After reading Carla Hall's article ''Christopher Columbus: The Lawsuit'' {Style, Nov. 27} my first thought was that the admiral, bless him, still lives on in contention and acrimony even 500 years later. Noting that two film production companies are battling over the rights to use the discoverer's name exclusively in a movie title, I drew some distinct parallels from my own research on the man.

Columbus constantly worried that someone else would reap the glory for his magnificent achievement. There was the rivalry between him and his partner Martin Alonso Pinzon in laying claim to the newly discovered paradise. In a race back to Spain each man hoped to cart off all the glory by proclaiming himself first to find this incredible place. It was like that throughout the life of Columbus -- a constant fight against usurpers and imitators.

Toward the end of Columbus's days, the greatest irony was that those who replaced him denied him entrance to the land he had discovered. After he died, a battle began and continues to this day over which nation should claim him as its own. Even his poor bones could not rest in peace. The great mariner's remains went from Valladolid, Spain, to Seville to Santo Domingo to Havana and back to Seville amid conflicting claims that invoked national honor. And now this, an ugly hassle over who gets to cash in first on a movie that will bear his name.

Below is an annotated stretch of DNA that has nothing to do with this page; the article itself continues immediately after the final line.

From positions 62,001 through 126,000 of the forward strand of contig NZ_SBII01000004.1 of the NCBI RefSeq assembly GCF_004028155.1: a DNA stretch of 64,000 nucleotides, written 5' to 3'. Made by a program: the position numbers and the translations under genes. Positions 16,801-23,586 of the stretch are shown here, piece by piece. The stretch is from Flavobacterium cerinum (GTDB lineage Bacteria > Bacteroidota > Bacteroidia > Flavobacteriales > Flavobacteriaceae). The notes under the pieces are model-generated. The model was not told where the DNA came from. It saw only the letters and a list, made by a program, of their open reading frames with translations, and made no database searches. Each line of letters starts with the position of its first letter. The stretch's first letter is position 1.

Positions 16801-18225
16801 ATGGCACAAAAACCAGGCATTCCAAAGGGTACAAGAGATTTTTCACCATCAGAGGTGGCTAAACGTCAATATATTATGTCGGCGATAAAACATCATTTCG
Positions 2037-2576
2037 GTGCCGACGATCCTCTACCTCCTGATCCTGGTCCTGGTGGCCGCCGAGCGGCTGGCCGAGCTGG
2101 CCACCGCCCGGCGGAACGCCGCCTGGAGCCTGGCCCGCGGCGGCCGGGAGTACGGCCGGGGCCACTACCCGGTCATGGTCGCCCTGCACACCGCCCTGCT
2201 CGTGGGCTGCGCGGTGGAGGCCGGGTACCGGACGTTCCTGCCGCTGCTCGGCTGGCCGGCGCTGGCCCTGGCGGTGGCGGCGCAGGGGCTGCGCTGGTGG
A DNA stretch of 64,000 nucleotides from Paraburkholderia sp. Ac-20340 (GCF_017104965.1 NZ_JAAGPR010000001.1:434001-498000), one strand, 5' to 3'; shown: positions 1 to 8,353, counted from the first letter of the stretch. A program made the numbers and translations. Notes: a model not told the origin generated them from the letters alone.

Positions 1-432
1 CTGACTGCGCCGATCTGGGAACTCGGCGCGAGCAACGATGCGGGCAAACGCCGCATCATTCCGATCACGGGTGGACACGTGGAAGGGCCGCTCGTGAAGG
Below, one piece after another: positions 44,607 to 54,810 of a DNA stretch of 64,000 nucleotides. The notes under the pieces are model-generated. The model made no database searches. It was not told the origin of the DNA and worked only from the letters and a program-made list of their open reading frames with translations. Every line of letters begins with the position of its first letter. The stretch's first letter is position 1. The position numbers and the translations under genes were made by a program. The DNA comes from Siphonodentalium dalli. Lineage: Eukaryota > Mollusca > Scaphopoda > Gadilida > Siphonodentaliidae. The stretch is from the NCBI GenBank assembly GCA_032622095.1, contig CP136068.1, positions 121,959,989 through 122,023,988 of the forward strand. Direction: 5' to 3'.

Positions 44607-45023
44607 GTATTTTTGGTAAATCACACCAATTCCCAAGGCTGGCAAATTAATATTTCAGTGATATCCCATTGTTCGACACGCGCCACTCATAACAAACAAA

Aware of the band wagon mentality that propels commercial interests, I'll wager that if Columbus had come, hat in hand, to those same production companies in the 15th century and asked them to fund his voyage, they'd have played it safe like Portugal, England and France, and responded,''Later, baby, but hey, let's do lunch some time.'' MOLLEE KRUGER Rockville